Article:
Computational Network Analysis with R: Applications in Biology, Medicine and Chemistry (Quantitative and Network Biology (VCH))

Computational Network Analysis with R: Applications in Biology, Medicine and Chemistry (Quantitative and Network Biology (VCH))

By: Yongtang Shi (editor), Matthias Dehmer (editor), Frank Emmert-Streib (editor)Hardback

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Description

This new title in the well-established "Quantitative Network Biology" series includes innovative and existing methods for analyzing network data in such areas as network biology and chemoinformatics. With its easy-to-follow introduction to the theoretical background and application-oriented chapters, the book demonstrates that R is a powerful language for statistically analyzing networks and for solving such large-scale phenomena as network sampling and bootstrapping. Written by editors and authors with an excellent track record in the field, this is the ultimate reference for R in Network Analysis.

About Author

Matthias Dehmer studied mathematics at the University of Siegen (Germany) and received his Ph.D. in computer science from the Technical University of Darmstadt (Germany). Afterwards, he was a research fellow at Vienna Bio Center (Austria), Vienna University of Technology, and University of Coimbra (Portugal). He obtained his habilitation in applied discrete mathematics from the Vienna University of Technology. Currently, he is Professor at UMIT - The Health and Life Sciences University (Austria) and also holds a position at the Universitat der Bundeswehr Munchen. His research interests are in applied mathematics, bioinformatics, systems biology, graph theory, complexity and information theory. He has written over 180 publications in his research areas. Yongtang Shi studied mathematics at Northwest University (Xi'an, China) and received his Ph.D in applied mathematics from Nankai University (Tianjin, China). He visited Technische Universitat Bergakademie Freiberg (Germany), UMIT (Austria) and Simon Fraser University (Canada). Currently, he is an associate professor at the Center for Combinatorics of Nankai University. His research interests are in graph theory and its applications, especially the applications of graph theory in mathematical chemistry, computer science and information theory. He has written over 40 publications in graph theory and its applications. Frank Emmert-Streib studied physics at the University of Siegen (Germany) gaining his PhD in theoretical physics from the University of Bremen (Germany). He received postdoctoral training from the Stowers Institute for Medical Research (Kansas City, USA) and the University of Washington (Seattle, USA). Currently, he is associate professor for Computational Biology at Tampere University of Technology (Finland). His main research interests are in the field of computational medicine, network biology and statistical genomics.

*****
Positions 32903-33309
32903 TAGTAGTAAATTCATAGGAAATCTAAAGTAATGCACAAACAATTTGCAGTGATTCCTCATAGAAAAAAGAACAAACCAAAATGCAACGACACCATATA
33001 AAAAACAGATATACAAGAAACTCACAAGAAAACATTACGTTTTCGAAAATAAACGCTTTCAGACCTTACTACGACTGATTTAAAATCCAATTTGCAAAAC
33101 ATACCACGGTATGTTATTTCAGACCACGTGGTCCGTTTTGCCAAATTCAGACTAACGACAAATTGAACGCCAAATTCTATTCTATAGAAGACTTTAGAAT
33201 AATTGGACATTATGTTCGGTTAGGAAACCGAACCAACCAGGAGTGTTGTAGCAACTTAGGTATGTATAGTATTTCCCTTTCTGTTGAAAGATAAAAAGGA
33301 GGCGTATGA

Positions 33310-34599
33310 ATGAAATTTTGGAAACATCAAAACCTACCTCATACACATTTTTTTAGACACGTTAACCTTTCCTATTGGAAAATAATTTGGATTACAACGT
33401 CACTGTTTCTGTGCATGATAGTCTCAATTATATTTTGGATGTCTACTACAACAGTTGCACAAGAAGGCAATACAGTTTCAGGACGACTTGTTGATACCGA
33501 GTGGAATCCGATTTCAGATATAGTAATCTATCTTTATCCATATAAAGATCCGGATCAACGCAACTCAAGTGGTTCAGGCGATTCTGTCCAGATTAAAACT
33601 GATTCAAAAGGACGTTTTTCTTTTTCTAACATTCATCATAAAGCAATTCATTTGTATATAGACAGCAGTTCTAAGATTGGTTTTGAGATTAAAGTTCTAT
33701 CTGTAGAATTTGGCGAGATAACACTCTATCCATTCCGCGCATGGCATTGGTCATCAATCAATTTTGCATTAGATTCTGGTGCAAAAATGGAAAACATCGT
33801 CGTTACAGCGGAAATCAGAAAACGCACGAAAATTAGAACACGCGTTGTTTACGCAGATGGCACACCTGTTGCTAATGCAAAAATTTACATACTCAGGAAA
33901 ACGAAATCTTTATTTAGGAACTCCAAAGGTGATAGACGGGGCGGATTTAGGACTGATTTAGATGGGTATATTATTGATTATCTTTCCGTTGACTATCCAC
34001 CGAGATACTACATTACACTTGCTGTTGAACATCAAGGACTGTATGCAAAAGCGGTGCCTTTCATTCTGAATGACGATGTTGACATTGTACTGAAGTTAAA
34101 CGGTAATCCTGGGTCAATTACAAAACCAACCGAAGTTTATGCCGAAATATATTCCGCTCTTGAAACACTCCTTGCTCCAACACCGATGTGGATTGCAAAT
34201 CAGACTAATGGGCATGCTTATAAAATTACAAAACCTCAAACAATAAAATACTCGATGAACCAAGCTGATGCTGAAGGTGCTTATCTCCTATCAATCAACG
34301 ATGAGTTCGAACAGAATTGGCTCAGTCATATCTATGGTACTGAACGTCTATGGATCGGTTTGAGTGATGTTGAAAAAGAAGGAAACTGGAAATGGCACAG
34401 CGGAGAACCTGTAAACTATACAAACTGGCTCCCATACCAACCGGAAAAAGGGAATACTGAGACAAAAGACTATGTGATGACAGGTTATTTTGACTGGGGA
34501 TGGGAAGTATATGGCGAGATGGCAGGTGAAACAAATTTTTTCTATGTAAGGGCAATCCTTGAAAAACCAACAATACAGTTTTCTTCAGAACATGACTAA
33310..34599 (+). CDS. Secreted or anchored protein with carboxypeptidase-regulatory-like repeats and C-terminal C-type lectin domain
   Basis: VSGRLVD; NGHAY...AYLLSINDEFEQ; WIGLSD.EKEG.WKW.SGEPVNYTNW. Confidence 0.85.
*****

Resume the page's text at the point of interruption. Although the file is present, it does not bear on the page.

Contents